Interesting events in the markets today. The Ukrainian crisis remains at the forefront of financial market news as markets seems to take direction with any update on the current situation. Overnight, Russia’s Putin stated that he saw no imminent need to invade Ukraine for the time being whilst not excluding the possibility of using force. The US Senate is meanwhile mulling imposing sanctions on Russia by means of a bill which is yet to be approved this week, whilst Sweden has also stated that they are reconsidering its relations with Russia. As events unfold, more countries in and outside the G8 are pondering the viability of their existing bilateral trade and financial agreements with Russia, however, many governments remain intent on not shooting themselves in the foot here, given their dependence on foreign trade and investment with Russia. The Russian Ruble recovered strongly yesterday, however the path to a more serene market environment could be delayed if the agreement to impose sanctions is widespread.

Risky assets have not waited for additional market news to take their stance as the S&P reach an all-time high during last night’s trading session. The key here now remains to focus, at least momentarily, on the economic agenda and central bank meetings. On the economic data front, the US ADP employment report and ISM manufacturing index are to be released today whilst the US Federal Reserve will publish its Beige Book of economic conditions tonight.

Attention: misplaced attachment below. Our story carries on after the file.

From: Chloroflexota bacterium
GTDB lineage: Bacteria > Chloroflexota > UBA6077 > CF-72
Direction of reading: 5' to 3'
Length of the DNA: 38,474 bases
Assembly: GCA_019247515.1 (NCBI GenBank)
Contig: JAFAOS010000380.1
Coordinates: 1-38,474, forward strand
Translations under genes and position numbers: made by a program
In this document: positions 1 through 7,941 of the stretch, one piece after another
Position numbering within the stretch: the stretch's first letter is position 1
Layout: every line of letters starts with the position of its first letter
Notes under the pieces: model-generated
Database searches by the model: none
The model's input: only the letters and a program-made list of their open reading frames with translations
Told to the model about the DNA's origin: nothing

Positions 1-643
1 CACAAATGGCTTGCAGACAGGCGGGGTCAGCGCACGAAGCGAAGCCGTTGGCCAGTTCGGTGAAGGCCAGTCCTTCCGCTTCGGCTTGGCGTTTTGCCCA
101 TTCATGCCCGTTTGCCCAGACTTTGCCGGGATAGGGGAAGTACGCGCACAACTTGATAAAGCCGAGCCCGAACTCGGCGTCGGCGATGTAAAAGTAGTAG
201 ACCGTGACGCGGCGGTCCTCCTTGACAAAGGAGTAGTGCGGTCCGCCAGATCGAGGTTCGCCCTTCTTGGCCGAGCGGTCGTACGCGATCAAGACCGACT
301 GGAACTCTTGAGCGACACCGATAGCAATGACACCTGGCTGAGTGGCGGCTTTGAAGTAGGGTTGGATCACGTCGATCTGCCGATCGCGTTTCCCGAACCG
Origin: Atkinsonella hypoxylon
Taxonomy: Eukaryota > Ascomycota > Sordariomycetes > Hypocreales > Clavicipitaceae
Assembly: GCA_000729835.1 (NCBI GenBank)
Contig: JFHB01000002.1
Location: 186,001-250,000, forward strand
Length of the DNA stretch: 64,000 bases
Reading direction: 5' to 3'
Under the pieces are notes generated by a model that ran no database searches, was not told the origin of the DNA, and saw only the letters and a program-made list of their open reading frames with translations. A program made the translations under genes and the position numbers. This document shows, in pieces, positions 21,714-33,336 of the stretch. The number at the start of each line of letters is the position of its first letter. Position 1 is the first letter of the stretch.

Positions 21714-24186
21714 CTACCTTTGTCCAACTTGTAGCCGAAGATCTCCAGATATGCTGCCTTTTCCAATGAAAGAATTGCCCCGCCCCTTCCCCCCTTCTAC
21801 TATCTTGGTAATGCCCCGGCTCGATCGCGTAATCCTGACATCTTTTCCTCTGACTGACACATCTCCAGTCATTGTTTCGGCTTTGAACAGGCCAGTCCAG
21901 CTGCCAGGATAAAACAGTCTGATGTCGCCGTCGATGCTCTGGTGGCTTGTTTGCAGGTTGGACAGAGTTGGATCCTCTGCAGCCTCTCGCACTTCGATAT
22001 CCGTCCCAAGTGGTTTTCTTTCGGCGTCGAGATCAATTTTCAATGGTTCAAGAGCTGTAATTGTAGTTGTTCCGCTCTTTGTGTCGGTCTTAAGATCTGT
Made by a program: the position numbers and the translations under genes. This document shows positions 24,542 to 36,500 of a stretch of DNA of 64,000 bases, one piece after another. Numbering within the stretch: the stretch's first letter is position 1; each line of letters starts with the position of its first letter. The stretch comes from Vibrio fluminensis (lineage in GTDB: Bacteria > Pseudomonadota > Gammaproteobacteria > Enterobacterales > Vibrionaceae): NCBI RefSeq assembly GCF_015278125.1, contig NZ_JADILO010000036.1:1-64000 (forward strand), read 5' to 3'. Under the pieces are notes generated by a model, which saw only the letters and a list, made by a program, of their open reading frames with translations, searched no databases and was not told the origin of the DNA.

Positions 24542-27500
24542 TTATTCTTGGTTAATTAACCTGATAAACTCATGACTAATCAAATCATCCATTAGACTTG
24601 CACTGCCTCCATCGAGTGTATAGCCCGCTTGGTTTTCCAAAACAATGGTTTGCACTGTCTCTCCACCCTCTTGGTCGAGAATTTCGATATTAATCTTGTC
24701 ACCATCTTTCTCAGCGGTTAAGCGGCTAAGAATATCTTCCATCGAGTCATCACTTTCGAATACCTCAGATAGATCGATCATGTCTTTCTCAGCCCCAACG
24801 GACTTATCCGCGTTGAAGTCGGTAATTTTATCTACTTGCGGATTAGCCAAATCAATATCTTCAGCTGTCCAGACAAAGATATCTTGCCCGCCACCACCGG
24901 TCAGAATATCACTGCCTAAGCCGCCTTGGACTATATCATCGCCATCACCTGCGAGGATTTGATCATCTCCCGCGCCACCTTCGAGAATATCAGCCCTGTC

In the Eurozone, the second estimate of Q4 GDP data is not expected to surprise the markets and deviate from the preliminary 0.3% q-oq release. Meanwhile, the final euro area composite PMI is forecast to be revised slightly downwards, with the impact expected to be minimal ahead of tomorrow’s ECB rate setting meeting. The chances of non-sterilisation of SMP bond holdings has been widely discussed of late, resulting in a slight strengthening of the EUR/USD currency pair over the past couple of days.

In EM, Venezuela’s Maduro yesterday tweeted out that the country had secured financing with China and Russia, the details of which are yet to be made public. This provided support for Venezuelan bonds during yesterday’s trading session follow a series of weeks of nothing but volatility in bond prices.

Key economic data today




US ISM non-manufacutirng

US ADP employment

US Beige Book

Have a nice day!

Mark Vella